6. The WW domain of neural protein FE65 interacts with proline-rich motifs in Mena, the mammalian homolog of Drosophila enabled. Ermekova, K.S., Zambrano, N., Linn, H., Minopoli, G., Gertler, F., Russo, T., Sudol, M. J. Biol. Chem. (1997) [Pubmed]
  7. Proteomic analysis of phosphotyrosyl proteins in morphine-dependent rat brains. Kim, S.Y., Chudapongse, N., Lee, S.M., Levin, M.C., Oh, J.T., Park, H.J., Ho, I.K. Brain Res. Mol. Brain Res. (2005) [Pubmed]
  8. Protein tyrosine phosphatase activity in insulin-resistant rodent Psammomys obesus. Meyerovitch, J., Balta, Y., Ziv, E., Sack, J., Shafrir, E. Int. J. Exp. Diabetes Res. (2002) [Pubmed]
  9. The C2 domain of PKCdelta is a phosphotyrosine binding domain. Benes, C.H., Wu, N., Elia, A.E., Dharia, T., Cantley, L.C., Soltoff, S.P. Cell (2005) [Pubmed]
  10. Specificity in signal transduction: from phosphotyrosine-SH2 domain interactions to complex cellular systems. Pawson, T. Cell (2004) [Pubmed]
  11. Mutations in PTPN11, encoding the protein tyrosine phosphatase SHP-2, cause Noonan syndrome. Tartaglia, M., Mehler, E.L., Goldberg, R., Zampino, G., Brunner, H.G., Kremer, H., van der Burgt, I., Crosby, A.H., Ion, A., Jeffery, S., Kalidas, K., Patton, M.A., Kucherlapati, R.S., Gelb, B.D. Nat. Genet. (2001) [Pubmed]
  12. The SH2 tyrosine phosphatase shp2 is required for mammalian limb development. Saxton, T.M., Ciruna, B.G., Holmyard, D., Kulkarni, S., Harpal, K., Rossant, J., Pawson, T. Nat. Genet. (2000) [Pubmed]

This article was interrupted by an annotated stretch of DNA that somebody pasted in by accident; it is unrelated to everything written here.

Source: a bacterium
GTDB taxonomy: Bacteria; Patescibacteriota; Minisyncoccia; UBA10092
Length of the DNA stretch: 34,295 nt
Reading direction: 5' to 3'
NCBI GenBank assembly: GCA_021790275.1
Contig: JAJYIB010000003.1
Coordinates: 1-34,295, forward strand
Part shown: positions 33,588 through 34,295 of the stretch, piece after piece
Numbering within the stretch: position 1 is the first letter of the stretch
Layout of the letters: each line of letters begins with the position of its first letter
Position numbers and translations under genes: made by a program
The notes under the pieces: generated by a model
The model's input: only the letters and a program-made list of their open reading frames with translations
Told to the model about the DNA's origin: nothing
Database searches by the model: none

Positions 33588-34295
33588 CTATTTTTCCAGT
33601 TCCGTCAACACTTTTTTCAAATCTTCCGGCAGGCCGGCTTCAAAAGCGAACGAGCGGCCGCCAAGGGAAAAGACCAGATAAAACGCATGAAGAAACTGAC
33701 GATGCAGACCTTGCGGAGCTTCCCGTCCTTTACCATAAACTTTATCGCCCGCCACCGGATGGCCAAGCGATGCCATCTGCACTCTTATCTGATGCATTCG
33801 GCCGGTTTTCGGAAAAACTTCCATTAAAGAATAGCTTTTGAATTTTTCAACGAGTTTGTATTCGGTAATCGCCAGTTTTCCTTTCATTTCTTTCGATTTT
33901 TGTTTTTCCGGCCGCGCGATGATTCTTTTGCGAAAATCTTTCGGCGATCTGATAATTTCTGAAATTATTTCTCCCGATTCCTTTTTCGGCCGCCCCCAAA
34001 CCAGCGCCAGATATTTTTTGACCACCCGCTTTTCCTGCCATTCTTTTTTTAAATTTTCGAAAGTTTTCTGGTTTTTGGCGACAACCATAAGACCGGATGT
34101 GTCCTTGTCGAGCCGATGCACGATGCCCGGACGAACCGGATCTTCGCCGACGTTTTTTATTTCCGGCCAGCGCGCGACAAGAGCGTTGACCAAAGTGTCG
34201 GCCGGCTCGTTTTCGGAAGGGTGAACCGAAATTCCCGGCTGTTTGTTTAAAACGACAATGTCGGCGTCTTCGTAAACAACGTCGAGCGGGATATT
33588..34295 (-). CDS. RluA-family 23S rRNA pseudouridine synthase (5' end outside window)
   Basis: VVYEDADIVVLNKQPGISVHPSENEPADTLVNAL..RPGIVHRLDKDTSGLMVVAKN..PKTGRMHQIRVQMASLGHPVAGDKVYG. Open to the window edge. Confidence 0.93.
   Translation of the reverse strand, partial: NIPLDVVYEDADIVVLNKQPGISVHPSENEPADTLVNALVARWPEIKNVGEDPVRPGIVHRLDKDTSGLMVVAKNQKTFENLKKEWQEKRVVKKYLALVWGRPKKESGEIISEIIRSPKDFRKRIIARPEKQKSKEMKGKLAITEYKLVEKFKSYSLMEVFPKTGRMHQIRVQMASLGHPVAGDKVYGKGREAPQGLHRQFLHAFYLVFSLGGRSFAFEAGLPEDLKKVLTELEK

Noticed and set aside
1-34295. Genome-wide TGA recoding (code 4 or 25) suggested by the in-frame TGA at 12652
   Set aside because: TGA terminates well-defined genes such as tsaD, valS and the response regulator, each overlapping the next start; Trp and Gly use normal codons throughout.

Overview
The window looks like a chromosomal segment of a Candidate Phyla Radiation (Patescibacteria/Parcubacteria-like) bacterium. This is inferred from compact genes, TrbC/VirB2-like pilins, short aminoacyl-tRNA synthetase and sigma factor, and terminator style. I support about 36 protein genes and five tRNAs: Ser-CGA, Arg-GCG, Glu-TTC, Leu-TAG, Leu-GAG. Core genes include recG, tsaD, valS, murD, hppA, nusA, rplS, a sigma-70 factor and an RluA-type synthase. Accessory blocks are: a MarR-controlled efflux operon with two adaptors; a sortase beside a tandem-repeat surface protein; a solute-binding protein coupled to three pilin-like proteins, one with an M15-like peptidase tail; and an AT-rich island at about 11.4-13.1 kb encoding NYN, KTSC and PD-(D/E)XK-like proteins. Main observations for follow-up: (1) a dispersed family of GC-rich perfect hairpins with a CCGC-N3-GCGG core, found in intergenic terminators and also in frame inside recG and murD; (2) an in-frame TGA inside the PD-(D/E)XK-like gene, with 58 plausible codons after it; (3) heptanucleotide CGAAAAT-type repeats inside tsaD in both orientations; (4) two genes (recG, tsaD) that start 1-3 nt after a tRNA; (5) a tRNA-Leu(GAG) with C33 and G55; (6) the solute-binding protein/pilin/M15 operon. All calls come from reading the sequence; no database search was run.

13. Daughter of sevenless is a substrate of the phosphotyrosine phosphatase Corkscrew and functions during sevenless signaling. Herbst, R., Carroll, P.M., Allard, J.D., Schilling, J., Raabe, T., Simon, M.A. Cell (1996) [Pubmed]
  14. A yeast protein phosphatase related to the vaccinia virus VH1 phosphatase is induced by nitrogen starvation. Guan, K., Hakes, D.J., Wang, Y., Park, H.D., Cooper, T.G., Dixon, J.E. Proc. Natl. Acad. Sci. U.S.A. (1992) [Pubmed]
  15. Detection of phosphotyrosine-containing proteins in polyomavirus middle tumor antigen-transformed cells after treatment with a phosphotyrosine phosphatase inhibitor. Yonemoto, W., Filson, A.J., Queral-Lustig, A.E., Wang, J.Y., Brugge, J.S. Mol. Cell. Biol. (1987) [Pubmed]
  16. Phosphotyrosine-containing lactate dehydrogenase is restricted to the nuclei of PC12 pheochromocytoma cells. Zhong, X.H., Howard, B.D. Mol. Cell. Biol. (1990) [Pubmed]
  17. Mechanism of reversion of Rous sarcoma virus transformation by herbimycin A: reduction of total phosphotyrosine levels due to reduced kinase activity and increased turnover of p60v-src1. Uehara, Y., Murakami, Y., Sugimoto, Y., Mizuno, S. Cancer Res. (1989) [Pubmed]
  18. Discovery of JSI-124 (cucurbitacin I), a selective Janus kinase/signal transducer and activator of transcription 3 signaling pathway inhibitor with potent antitumor activity against human and murine cancer cells in mice. Blaskovich, M.A., Sun, J., Cantor, A., Turkson, J., Jove, R., Sebti, S.M. Cancer Res. (2003) [Pubmed]
  19. A multifunctional docking site mediates signaling and transformation by the hepatocyte growth factor/scatter factor receptor family. Ponzetto, C., Bardelli, A., Zhen, Z., Maina, F., dalla Zonca, P., Giordano, S., Graziani, A., Panayotou, G., Comoglio, P.M. Cell (1994) [Pubmed]
  20. Nuclear magnetic resonance structure of an SH2 domain of phospholipase C-gamma 1 complexed with a high affinity binding peptide. Pascal, S.M., Singer, A.U., Gish, G., Yamazaki, T., Shoelson, S.E., Pawson, T., Kay, L.E., Forman-Kay, J.D. Cell (1994) [Pubmed]
  21. Partial T cell signaling: altered phospho-zeta and lack of zap70 recruitment in APL-induced T cell anergy. Sloan-Lancaster, J., Shaw, A.S., Rothbard, J.B., Allen, P.M. Cell (1994) [Pubmed]
  22. Reversible tyrosine phosphorylation of cdc2: dephosphorylation accompanies activation during entry into mitosis. Morla, A.O., Draetta, G., Beach, D., Wang, J.Y. Cell (1989) [Pubmed]